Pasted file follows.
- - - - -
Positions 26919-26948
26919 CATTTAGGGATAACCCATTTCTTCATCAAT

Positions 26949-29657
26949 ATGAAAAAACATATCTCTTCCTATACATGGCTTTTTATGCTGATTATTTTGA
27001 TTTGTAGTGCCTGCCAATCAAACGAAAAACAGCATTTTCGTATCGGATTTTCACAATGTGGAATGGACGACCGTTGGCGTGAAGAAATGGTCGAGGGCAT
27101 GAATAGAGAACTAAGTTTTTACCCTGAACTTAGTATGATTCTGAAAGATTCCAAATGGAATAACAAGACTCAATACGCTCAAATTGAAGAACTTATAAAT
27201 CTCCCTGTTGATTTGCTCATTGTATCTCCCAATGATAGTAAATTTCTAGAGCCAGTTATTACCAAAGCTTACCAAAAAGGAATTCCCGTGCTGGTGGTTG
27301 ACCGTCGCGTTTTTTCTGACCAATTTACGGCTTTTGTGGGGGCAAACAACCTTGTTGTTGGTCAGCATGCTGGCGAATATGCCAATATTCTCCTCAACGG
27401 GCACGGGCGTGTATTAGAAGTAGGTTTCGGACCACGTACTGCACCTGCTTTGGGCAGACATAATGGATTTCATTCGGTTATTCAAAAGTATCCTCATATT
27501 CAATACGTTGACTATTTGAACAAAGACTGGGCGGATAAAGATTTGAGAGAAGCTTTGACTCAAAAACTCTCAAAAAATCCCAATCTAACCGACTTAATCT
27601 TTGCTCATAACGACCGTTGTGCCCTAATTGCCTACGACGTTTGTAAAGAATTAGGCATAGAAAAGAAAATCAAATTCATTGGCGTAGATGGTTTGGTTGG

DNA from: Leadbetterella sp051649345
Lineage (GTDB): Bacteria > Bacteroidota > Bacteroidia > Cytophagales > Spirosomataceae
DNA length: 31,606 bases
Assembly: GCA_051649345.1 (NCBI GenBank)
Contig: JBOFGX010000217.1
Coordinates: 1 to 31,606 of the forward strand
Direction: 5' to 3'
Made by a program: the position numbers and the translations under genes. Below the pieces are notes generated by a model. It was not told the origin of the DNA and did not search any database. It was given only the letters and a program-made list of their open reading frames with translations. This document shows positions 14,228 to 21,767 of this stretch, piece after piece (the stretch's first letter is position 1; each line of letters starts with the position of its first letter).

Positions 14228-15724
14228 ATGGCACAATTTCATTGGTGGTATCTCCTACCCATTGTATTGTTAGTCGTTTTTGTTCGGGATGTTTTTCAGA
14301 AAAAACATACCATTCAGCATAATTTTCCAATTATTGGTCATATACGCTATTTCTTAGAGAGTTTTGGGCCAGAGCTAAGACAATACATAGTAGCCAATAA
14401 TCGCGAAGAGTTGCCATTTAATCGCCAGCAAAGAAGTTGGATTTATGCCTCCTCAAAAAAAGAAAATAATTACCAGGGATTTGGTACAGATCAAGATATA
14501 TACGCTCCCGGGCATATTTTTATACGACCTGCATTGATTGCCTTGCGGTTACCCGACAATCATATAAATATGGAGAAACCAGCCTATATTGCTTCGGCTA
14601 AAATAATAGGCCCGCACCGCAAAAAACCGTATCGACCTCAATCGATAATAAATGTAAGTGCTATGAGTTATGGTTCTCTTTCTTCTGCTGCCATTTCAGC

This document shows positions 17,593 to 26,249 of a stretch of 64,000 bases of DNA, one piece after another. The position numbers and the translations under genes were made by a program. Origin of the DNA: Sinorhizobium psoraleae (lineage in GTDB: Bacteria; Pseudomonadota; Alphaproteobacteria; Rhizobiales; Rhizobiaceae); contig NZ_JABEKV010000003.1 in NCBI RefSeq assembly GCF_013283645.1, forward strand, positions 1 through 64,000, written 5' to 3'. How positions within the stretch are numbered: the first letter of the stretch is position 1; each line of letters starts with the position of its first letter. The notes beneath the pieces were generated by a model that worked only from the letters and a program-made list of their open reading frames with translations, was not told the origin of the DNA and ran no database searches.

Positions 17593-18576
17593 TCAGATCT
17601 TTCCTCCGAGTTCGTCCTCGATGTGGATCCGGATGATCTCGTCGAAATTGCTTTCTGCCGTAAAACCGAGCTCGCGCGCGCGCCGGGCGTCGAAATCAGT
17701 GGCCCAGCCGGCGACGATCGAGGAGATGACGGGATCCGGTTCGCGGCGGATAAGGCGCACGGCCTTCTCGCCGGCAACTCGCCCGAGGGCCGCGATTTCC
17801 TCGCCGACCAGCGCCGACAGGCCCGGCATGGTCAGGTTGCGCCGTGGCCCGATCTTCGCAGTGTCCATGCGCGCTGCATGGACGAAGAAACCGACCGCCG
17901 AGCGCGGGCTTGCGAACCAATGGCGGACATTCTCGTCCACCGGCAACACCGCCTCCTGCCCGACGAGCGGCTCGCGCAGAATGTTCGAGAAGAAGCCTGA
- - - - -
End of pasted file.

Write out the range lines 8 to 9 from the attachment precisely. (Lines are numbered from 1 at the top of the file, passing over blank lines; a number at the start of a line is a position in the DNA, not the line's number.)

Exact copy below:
27301 ACCGTCGCGTTTTTTCTGACCAATTTACGGCTTTTGTGGGGGCAAACAACCTTGTTGTTGGTCAGCATGCTGGCGAATATGCCAATATTCTCCTCAACGG
27401 GCACGGGCGTGTATTAGAAGTAGGTTTCGGACCACGTACTGCACCTGCTTTGGGCAGACATAATGGATTTCATTCGGTTATTCAAAAGTATCCTCATATT